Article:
The 1935 Fiat 508 S MM was named for the Mille Miglia, a race in Italy that ran off the track. Mille Miglia means a thousand miles, and just saying it sounds daunting -- and exciting. From 1927 to 1938 and again from 1947 to 1957, it was the great Italian race, run on public roads from Brescia to Rome and back. (Races in 1939 and '40 were held on different circuits, and there were no races held from 1941 to 1946.)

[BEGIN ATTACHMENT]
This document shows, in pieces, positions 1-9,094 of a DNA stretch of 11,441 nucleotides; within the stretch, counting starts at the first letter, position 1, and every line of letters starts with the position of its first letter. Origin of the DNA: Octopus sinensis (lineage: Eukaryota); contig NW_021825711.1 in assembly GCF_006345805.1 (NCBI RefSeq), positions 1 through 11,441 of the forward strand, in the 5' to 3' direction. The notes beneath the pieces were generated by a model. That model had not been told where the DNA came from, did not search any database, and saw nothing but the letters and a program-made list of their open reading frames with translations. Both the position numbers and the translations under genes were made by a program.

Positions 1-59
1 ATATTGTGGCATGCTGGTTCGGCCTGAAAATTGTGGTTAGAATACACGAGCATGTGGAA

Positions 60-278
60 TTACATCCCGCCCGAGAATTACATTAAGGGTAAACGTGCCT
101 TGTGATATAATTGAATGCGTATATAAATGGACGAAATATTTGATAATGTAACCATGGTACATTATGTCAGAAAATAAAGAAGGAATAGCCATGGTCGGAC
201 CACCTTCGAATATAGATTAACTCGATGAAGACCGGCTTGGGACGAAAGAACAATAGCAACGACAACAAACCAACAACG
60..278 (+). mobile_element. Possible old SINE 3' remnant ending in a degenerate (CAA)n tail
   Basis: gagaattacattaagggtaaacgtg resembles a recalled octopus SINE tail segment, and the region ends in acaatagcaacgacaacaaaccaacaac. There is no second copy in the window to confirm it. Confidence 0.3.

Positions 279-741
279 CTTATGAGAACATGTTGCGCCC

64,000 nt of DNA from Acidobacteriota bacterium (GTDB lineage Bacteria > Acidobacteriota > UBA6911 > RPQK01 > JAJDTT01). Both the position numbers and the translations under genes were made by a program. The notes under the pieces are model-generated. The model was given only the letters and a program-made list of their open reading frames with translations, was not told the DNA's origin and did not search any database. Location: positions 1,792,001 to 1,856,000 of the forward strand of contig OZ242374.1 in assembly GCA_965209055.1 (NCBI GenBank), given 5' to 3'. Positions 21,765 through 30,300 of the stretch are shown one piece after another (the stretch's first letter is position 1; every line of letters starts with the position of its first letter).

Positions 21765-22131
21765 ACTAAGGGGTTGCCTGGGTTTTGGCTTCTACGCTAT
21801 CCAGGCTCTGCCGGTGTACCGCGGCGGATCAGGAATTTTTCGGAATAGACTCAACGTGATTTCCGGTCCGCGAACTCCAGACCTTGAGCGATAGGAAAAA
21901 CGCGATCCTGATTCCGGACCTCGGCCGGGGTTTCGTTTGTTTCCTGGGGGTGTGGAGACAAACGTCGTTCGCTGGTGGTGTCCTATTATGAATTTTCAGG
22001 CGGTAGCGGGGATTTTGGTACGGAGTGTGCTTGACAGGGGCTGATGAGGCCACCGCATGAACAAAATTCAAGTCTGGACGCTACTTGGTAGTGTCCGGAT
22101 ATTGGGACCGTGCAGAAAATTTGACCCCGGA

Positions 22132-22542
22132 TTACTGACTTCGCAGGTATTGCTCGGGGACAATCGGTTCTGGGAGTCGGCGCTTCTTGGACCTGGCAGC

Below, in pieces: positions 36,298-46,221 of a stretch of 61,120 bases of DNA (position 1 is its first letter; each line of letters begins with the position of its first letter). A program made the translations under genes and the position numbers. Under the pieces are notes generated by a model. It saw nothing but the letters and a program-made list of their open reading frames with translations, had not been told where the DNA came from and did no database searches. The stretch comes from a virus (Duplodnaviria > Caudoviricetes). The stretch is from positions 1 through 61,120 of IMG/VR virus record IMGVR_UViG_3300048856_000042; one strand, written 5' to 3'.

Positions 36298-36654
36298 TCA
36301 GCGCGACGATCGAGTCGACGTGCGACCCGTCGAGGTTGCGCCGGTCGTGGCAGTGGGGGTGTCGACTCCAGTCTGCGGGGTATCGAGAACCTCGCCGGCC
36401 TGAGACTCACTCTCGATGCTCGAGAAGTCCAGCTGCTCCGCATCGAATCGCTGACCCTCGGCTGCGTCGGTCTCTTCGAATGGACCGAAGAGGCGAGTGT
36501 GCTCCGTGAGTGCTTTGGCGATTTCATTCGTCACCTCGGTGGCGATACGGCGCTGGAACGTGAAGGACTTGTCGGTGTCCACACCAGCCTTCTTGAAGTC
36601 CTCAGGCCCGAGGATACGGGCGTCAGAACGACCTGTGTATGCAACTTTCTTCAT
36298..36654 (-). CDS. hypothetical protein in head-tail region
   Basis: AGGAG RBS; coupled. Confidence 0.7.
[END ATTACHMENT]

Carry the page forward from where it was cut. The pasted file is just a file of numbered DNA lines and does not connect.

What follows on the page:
It was a showcase for great drivers and great cars, primarily Italian in both cases. Run in classes, the Mille was open to all kinds of cars, from mighty racing Alfa Romeos and, later, Ferraris, down to spiced-up versions of more prosaic machinery. Our featured car falls into that latter category. The Fiat 508 S MM was a development of the 508, a small family car also known as the Balilla. Introduced in 1932 with fairly conventional styling, its looks were modernized for 1934 "full of cues from Hudson, Studebaker, and Ford," as The Beaulieu Encyclopedia of the Automobile put it. The Balilla was made until '37. A sports type, the 508 S, came along in 1933. The following year, the S was given an ohv version of the Balilla's 995cc L-head four. This pushrod engine with Zenith downdraft carburetion developed 36 horsepower at 4400 rpm. The engine was mated to a four-speed gearbox that was synchronized in the top two gears. The chassis consisted of a channel-section frame with central "X" bracing. A beam axle was used up front with a live axle in the rear and semielliptical springs all around. Four-wheel hydraulic drum brakes acted on wire-spoke wheels shod with 4.00x17 tires. About 2000 508 S models were made and were often seen at a variety of competitions. (Some more were built under license in France by Simca and in Germany by NSU.) Most were open cars, but a handful were done in the streamlined berlinetta aero-dinamica coupe style seen here. As such, they were able to attain higher speeds when entered in the Mille Miglia, in which several of the cars were raced. Our featured 508 S MM was until recently owned by Dennis Machul, of Oak Brook, Illinois. (As of this writing, the car was owned by Santiago Sports and Classics, in Oklahoma City, Oklahoma.) According to Mr. Machul, the car's original owner was the mayor of Milan, Italy. In the Nineties, it was driven in the Mille Miglia tour that keeps alive the old race's memory.
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